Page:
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Books containing messages to help educate children about violence against women and girls are being written for nurseries, pre-schools and primary schools in the West Midlands.

The Dog, Duck and Cat books are aimed at children aged 3 – 7 years old and are designed to support conversations about aggression, bullying and consent. 

The region’s Violence Reduction Partnership (VRP), which was set up to prevent and reduce violence in 2019, is behind the scheme and is funding the development of the books. The VRP delivers and funds a wide range of projects to reduce the likelihood of young people becoming victims of violence. 

The latest project comes as the number of domestic abuse related offences recorded by police jumped by two thirds in just 4 years. In 2019 there were 39,172 domestic abuse offences recorded, but by 2022 that number had jumped to 65,974. Some of this increase is thought to be down to improvements in how crimes are recorded.  

There are four short digital stories currently being written and illustrated and they’ll be rolled out over the next few months, combined with activities to help teachers reinforce the messages in the classroom.

The books will be used in schools right across the West Midlands.

The West Midlands Police and Crime Commissioner, Simon Foster, said: “If we are to prevent and tackle violence and aggression in adulthood, then we must look closely at the conversations we are having with our children.

“These books will help make sure children, across our region, have the right values and understand acceptable behaviour into their teenage and adult lives.”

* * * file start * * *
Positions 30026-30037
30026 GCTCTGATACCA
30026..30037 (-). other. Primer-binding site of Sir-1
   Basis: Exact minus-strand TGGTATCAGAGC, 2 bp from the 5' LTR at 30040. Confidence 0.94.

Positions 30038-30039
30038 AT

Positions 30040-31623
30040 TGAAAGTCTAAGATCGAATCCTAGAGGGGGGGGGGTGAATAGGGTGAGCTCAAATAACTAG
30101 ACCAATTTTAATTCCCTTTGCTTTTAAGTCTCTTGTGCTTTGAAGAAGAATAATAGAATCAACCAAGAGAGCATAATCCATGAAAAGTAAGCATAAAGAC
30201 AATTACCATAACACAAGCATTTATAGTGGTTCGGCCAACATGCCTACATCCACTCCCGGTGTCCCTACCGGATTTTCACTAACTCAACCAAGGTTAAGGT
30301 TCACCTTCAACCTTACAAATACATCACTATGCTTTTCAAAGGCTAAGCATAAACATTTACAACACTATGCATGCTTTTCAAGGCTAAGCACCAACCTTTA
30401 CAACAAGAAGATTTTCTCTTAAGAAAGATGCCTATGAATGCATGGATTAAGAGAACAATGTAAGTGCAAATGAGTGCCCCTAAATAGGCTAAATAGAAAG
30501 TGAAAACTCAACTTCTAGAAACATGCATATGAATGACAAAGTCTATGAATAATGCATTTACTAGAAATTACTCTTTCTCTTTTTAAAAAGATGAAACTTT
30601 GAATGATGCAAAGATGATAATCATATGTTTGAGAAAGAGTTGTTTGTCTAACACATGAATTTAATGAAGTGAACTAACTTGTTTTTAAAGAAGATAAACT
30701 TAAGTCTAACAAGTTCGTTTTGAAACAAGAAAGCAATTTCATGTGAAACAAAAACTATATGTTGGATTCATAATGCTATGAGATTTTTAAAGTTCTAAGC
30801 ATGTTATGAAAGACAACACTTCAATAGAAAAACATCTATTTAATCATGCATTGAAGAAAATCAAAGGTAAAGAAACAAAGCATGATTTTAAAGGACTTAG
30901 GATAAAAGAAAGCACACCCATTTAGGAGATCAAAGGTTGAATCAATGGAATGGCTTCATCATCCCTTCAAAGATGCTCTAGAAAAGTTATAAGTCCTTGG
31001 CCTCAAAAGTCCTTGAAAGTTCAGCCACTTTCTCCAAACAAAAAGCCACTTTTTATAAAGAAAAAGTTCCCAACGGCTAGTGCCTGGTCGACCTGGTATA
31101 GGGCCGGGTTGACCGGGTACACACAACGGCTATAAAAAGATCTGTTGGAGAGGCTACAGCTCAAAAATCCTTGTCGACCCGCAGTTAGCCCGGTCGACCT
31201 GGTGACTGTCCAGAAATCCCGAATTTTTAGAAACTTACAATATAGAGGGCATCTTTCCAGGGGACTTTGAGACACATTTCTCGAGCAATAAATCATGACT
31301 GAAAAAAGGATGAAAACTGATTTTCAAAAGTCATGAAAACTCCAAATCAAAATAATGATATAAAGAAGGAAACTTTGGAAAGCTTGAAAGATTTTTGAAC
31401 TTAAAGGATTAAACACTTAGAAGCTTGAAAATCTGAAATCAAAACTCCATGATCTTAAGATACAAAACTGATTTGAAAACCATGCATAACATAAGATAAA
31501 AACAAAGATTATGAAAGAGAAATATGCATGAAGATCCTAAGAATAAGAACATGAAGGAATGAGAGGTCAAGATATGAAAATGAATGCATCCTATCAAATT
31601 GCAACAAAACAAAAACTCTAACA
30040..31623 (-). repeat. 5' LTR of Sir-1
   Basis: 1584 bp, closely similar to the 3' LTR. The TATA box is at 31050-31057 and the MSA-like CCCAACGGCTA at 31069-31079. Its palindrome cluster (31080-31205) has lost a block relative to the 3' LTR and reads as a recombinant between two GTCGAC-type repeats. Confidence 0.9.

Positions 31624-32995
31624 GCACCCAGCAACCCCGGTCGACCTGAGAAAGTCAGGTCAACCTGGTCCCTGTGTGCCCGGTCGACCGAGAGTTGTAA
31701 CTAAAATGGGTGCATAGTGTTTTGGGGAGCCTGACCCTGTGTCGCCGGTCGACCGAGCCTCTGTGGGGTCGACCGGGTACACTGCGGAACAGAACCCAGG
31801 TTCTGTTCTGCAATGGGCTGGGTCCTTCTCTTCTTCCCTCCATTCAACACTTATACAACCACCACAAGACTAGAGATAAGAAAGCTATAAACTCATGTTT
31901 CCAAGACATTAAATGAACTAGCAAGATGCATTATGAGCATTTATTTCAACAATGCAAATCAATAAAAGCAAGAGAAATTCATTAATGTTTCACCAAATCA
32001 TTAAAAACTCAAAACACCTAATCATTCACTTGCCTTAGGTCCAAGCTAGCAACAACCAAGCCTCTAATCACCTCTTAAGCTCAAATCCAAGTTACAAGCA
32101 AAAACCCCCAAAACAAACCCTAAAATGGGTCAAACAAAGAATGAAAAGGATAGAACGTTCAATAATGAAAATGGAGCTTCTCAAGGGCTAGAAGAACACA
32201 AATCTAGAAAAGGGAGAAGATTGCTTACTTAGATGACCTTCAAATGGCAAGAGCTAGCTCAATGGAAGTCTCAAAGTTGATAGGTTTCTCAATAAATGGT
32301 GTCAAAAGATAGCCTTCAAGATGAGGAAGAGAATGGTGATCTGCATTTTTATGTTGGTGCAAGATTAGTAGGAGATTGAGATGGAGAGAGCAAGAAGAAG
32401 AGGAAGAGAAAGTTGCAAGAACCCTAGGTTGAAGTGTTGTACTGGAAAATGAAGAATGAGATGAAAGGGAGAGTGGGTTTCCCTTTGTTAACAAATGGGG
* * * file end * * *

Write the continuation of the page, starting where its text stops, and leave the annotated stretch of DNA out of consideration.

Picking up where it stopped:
Jon Bull is the author of The Dog, Duck and Cat books, he said: “We want to try to ensure that children grow up knowing that we are all equal.

“The Dog, Duck and Cat Trust are proud to be working with the VRP on this new set of four stories and we can’t wait to launch them so that parents and carers, and nurseries and schools, can use them with their children. 

Jenny Durnall is the Leading Practitioner from Crocketts Community Primary in Smethwick, she said: “We absolutely love the resources.

“They address current issues faced by our children in today’s world. The resources show children how to keep themselves safe whilst maintaining positive relationships.  Our children are familiar with the characters, and they relate to them immediately. 

“The structure of the stories is familiar and supports the children’s mental model for learning. 

“All vocabulary used is pertinent to the potential issues faced by children in our society today whilst being age appropriate.”

You can find a link to the books here: Welcome to the Dog, Duck and Cat Trust (

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